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From the Velvets to the Voidoids: A Pre-Punk History for a Post-Punk World

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First of all there's that atrocious subtitle. Are we to believe that the 1990s were 'Post-Punk'? I don't.

Clinton Heylin

Reviewed by Mike Mosher

Friday, February 23 2001, 10:53 AM


First of all there's that atrocious subtitle. Are we to believe that the 1990s were "Post-Punk"? I don't. In an extremely tacky concert film directed by Dave Markey, Sonic Youth celebrated 1991 as The Year that Punk Broke at the same time the media supernova that hit Seattle carried Nirvana and its legions of nirvannabes to global eminence. Then came Green Day and the Offsping's market triumphs, followed by digital remasterings of the Stooges' Raw Power and reunion tours by the Sex Pistols, Wire, the Damned and the Buzzcocks. All things considered, its hard to imagine that there was anything 'post-punk' about the nineties.

All the usual historic suspects are represented in 1993's From the Velvets to the Voidoids: Lou Reed, Patti Smith, Joey Ramone, Chrissie Hynde, and Richard Hell. Yet there is something cramped about this digest of previously-published interviews. I can best point out its faults in comparison to a similar, more successful book employing the same format, 1997's Please Kill Me: An Oral History of Punk, by Legs McNeil and Gillian McCain, also published by Penguin.

Between 1976 and 1978, McNeil, McCain and friends had been the producers of the jolly magazine PUNK--its issues collected and reprinted in 1998--and committed to a syncretism of rock and comics. As deft students of MAD founder Harvey Kurtzman, they conducted nightclub interviews with Lou Reed and others that turned into wacky sfumetti (drawn-on captioned photographs) in print. Please Kill Me's interviewees usually had the benefit and perspective of hindsight, bemused wisdom from the intervening two decades, and wizend interviewers asking the right questions. Those interviews gathered by Heylin in From the Velvets were mostly taken at the point in the Gotham darlings' prominence where they are taking themselves waaay too seriously, believing their press clippings.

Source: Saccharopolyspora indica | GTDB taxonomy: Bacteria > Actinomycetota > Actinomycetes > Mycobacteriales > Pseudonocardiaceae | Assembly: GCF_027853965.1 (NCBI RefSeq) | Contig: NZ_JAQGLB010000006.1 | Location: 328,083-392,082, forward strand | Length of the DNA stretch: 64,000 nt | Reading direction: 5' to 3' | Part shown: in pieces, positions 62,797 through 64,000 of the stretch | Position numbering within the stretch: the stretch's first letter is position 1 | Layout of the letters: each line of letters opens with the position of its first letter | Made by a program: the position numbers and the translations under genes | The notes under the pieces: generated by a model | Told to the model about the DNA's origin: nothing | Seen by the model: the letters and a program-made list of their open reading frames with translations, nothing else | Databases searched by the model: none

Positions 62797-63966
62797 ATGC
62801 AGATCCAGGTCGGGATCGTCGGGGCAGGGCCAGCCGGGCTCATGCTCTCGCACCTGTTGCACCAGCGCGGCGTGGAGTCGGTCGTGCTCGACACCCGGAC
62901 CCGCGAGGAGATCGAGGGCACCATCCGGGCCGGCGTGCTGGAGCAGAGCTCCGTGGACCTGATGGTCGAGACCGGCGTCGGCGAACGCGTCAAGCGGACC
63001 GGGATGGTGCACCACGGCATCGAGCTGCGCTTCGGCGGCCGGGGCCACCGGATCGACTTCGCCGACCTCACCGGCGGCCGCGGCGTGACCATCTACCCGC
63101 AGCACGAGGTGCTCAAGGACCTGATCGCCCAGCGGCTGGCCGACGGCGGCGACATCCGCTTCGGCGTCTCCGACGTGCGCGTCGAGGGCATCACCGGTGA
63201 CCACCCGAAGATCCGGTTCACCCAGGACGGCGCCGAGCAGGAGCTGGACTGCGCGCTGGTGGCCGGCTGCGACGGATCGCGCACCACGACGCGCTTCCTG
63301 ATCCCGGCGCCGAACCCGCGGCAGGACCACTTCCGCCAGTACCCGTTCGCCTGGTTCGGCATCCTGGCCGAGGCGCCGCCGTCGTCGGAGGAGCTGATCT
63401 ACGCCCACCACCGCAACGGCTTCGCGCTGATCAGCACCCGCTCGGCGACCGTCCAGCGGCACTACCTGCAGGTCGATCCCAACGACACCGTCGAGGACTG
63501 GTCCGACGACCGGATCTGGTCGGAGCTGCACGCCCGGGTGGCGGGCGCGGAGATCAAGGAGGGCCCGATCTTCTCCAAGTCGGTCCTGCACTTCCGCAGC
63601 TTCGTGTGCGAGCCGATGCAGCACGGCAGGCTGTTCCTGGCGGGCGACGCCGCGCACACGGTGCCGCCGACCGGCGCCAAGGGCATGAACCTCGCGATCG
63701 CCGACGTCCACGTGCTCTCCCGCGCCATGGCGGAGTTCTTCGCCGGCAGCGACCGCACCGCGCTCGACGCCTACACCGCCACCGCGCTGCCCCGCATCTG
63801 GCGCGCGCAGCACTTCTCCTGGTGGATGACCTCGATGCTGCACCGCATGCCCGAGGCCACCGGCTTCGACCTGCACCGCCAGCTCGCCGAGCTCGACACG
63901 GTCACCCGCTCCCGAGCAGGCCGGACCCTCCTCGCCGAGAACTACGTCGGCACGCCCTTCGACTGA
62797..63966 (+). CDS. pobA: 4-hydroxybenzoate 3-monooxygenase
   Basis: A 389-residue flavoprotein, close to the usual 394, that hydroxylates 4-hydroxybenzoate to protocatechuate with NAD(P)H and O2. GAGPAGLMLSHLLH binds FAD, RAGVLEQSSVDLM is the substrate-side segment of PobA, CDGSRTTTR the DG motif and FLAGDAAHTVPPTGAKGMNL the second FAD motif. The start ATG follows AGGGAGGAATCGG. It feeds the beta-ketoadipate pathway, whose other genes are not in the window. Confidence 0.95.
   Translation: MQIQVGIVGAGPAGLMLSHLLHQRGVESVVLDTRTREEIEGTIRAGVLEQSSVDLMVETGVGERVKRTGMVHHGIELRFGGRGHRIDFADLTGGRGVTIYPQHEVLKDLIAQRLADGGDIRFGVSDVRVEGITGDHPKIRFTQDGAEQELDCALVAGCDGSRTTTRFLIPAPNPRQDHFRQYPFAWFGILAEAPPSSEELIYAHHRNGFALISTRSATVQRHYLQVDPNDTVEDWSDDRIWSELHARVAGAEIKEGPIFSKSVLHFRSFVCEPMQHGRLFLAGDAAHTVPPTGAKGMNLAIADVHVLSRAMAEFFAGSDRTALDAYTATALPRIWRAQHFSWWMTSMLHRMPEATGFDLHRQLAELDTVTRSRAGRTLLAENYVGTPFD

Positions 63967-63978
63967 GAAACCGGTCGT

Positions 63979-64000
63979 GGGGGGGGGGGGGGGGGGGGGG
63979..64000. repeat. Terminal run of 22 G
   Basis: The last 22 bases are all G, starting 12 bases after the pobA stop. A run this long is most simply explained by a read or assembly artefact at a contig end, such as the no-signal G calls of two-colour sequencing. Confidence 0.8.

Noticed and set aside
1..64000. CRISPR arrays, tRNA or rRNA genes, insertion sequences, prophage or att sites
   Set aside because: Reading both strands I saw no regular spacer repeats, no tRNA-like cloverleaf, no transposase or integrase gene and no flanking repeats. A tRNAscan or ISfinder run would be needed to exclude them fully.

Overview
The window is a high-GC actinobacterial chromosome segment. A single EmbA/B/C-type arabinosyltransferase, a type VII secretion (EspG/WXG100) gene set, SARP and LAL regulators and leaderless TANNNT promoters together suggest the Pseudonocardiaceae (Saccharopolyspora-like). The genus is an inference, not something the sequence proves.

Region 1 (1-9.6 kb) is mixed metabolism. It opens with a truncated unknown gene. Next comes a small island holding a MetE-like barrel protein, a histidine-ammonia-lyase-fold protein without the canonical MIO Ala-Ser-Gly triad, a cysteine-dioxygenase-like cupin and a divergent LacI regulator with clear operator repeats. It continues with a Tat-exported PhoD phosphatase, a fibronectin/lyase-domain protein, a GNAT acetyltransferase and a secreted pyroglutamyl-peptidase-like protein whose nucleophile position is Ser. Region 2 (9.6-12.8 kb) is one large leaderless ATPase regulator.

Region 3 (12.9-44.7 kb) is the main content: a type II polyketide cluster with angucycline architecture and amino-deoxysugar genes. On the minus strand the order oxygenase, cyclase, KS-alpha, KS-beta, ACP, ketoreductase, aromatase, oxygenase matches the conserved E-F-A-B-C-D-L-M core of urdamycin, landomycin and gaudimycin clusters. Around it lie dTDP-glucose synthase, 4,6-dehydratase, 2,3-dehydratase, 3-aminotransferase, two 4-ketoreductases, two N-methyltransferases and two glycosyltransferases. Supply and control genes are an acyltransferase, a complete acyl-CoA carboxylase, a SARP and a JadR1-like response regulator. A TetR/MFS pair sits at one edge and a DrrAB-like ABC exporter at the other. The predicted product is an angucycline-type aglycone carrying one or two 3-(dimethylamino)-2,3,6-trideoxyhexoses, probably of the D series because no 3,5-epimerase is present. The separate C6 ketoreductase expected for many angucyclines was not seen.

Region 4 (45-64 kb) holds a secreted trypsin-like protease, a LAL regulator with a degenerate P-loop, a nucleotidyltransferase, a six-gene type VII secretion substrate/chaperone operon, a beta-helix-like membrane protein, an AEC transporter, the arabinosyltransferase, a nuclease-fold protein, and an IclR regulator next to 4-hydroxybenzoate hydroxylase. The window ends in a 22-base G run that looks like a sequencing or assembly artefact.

And let us contrast the other book's authors with Clinton Heylin. In Manhattan in early 1977, to see Legs McNeil at a punk rock gig was the imprimatur of the happenin' place that evening (as Bob Hanamura sightings occupy a comparable place in the San Francisco art world). Judging by his methodical, collegiate prose the author of From the Velvets seems to be the uptight, devoted student, the guy at the punk party staying sober so he can better take notes and not miss anything, the bookish boy who doesn't see that the punk scene was in no small part for laughs, out for fun, just for goofing around and often very funny. McNeil and McCain begin with narratives from the Stooges' Michigan, comb Ohio then listen to many big New York City storytellers and a few voices from the West Coast. Heylin's own regional fixation seems to be to immortalize the unfortunate Ohioan Peter Laughner, the legendary Rocket from the Tombs/Pere Ubu guitarist who died too soon in a flurry of excess. But even Laughner probably had more fun and laughter than the readers of From the Velvets to the Voidoids, a book that's for historical completists only.

From the Velvets to the Voidoids is available from Penguin Books 

Copyright © 2001 by Mike Mosher. All rights reserved.
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